BIG TECH, meet Big Brother.

The Justice Department announced Tuesday a broad-based antitrust review of “the practices of market-leading online platforms,” without naming any names — and without explaining exactly what practices officials believe could be anti-competitive. The country is still catching up to a new era in which a handful of Internet companies have substantial power over Americans’ daily lives, and that power is worth examining. But the scope and circumstances of the investigation announced this week are cause for caution.

Increased interest across the government in scrutinizing top tech firms’ market behavior signals the erosion of the argument that platforms providing free services cannot possibly run afoul of authorities. Some critics believe industry giants are unfairly leveraging their dominance to bury rivals on the Web where Americans cannot see them or sucking up their data to drive them out of the game. Others think so much control resting with so few is itself a problem. President Trump and his allies, however, have seized on a highly specific grievance: Silicon Valley is too liberal, and its leaders are censoring conservatives online.

There is no evidence to support claims of censorship, yet conservatives have turned multiple oversight hearings into circuses full of rhetorical acrobatics and accusations. Only this month, Mr. Trump convened a “social media summit” similarly designed to bully companies for not behaving the way he wants. Last week, he promised to “take a look” at Google after allegations that the company was committing treason by working with the Chinese government. And in June, he explicitly connected Facebook, Google and Amazon to his electoral prospects. (Amazon founder and chief executive Jeff Bezos owns The Post.) “The real collusion is between the Democrats and these companies,” he told CNBC. “They were so against me during my election run. Everybody said, ‘If you don’t have them, you can’t win.’ Well, I won. And I’ll win again.”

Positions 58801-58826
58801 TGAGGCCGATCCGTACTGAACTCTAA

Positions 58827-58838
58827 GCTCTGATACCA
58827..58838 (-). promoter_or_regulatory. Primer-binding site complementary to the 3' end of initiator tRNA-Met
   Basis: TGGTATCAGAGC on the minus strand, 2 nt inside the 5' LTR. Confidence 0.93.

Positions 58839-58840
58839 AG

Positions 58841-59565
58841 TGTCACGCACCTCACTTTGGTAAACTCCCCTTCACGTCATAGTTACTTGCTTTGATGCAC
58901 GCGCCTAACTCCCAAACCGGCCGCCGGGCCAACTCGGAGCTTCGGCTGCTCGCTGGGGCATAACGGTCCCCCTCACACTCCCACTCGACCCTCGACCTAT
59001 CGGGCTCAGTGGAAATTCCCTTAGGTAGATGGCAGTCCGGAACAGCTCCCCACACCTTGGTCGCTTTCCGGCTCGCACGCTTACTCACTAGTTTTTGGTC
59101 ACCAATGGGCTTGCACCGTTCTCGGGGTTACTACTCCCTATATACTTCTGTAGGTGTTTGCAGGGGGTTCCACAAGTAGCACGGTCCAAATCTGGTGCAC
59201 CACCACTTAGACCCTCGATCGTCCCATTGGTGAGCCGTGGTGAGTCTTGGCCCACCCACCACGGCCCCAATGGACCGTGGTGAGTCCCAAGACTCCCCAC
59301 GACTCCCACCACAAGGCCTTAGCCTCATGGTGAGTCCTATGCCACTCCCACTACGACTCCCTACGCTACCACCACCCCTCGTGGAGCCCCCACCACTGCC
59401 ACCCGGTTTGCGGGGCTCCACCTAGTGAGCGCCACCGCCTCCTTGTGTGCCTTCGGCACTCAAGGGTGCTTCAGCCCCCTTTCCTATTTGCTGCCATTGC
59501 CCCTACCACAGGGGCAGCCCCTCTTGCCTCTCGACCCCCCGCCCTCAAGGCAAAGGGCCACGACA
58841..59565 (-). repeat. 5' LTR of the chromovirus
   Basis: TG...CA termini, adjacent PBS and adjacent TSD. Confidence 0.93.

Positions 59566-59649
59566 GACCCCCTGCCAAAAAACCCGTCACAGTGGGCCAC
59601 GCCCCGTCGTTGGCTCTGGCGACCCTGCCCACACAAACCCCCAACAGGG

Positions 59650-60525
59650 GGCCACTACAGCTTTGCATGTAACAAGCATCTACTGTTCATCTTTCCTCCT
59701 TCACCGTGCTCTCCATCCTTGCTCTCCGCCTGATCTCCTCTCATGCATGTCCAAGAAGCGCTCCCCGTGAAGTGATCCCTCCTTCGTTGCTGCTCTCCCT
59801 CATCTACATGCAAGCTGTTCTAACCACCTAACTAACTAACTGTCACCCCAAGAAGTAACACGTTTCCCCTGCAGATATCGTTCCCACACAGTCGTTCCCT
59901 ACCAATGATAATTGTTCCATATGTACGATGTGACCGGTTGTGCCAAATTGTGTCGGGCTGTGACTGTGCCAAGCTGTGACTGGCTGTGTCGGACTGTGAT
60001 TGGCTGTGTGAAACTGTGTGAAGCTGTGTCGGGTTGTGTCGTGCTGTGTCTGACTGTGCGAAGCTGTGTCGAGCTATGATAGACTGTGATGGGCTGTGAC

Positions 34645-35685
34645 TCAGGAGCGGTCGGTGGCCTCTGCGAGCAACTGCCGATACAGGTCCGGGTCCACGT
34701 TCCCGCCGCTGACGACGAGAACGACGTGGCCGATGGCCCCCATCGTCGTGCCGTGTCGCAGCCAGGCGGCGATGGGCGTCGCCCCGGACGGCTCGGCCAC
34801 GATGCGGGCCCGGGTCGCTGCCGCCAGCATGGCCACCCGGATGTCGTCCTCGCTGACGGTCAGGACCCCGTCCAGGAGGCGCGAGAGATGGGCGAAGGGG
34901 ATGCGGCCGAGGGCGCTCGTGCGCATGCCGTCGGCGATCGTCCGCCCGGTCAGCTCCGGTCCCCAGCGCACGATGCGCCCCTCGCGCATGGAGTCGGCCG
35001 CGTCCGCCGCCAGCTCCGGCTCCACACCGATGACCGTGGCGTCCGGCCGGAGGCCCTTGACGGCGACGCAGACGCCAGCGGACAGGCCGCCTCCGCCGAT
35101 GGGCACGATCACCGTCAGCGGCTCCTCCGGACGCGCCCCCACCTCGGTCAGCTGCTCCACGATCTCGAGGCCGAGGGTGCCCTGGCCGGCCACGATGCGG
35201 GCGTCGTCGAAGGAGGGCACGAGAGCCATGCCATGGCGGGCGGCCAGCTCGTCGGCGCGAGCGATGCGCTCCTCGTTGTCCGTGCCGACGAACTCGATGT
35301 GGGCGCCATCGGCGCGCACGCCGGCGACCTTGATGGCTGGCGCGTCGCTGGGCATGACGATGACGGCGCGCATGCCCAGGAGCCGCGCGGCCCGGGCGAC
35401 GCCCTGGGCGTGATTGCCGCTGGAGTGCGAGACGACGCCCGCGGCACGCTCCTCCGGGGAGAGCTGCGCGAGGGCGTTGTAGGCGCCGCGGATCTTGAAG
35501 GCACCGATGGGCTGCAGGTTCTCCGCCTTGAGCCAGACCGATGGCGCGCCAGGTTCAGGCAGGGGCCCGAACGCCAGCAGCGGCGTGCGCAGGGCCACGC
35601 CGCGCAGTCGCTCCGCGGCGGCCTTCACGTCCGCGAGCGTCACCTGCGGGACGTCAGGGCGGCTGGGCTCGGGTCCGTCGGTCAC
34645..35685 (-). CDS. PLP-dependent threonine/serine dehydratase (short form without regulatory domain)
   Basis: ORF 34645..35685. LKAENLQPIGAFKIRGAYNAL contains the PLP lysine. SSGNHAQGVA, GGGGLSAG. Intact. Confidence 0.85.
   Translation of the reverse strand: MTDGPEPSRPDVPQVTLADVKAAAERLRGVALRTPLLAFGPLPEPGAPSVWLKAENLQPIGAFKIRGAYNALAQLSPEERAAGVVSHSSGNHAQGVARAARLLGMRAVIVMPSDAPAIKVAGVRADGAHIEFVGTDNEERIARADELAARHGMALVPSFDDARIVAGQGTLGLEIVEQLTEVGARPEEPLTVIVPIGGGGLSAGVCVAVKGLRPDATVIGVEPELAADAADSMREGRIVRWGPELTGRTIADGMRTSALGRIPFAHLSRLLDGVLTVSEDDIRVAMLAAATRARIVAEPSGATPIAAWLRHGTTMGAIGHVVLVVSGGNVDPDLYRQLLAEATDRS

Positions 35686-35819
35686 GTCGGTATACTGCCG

It is wishful to think that an increasingly political Justice Department operates independent of these pressures. We already know the president reportedly sought to push authorities to block a major media merger because of his animosity toward CNN. And last September, officials said outright that a meeting with state attorneys general about antitrust would revolve around concerns that companies were “intentionally stifling the free exchange of ideas on their platforms” — giving the lie to the argument that enthusiasm for a probe is untethered from the president’s perennial personal gripes.

Antitrust investigations should be targeted to particular practices by particular companies that hurt consumers or impede competition. They should not be a cudgel brandished against an entire industry for a vague set of violations that could well include having Democratic employees and leaders. Antitrust advocates worried about the concentration of power in one place should take care not to champion an even more dangerous accumulation in another.

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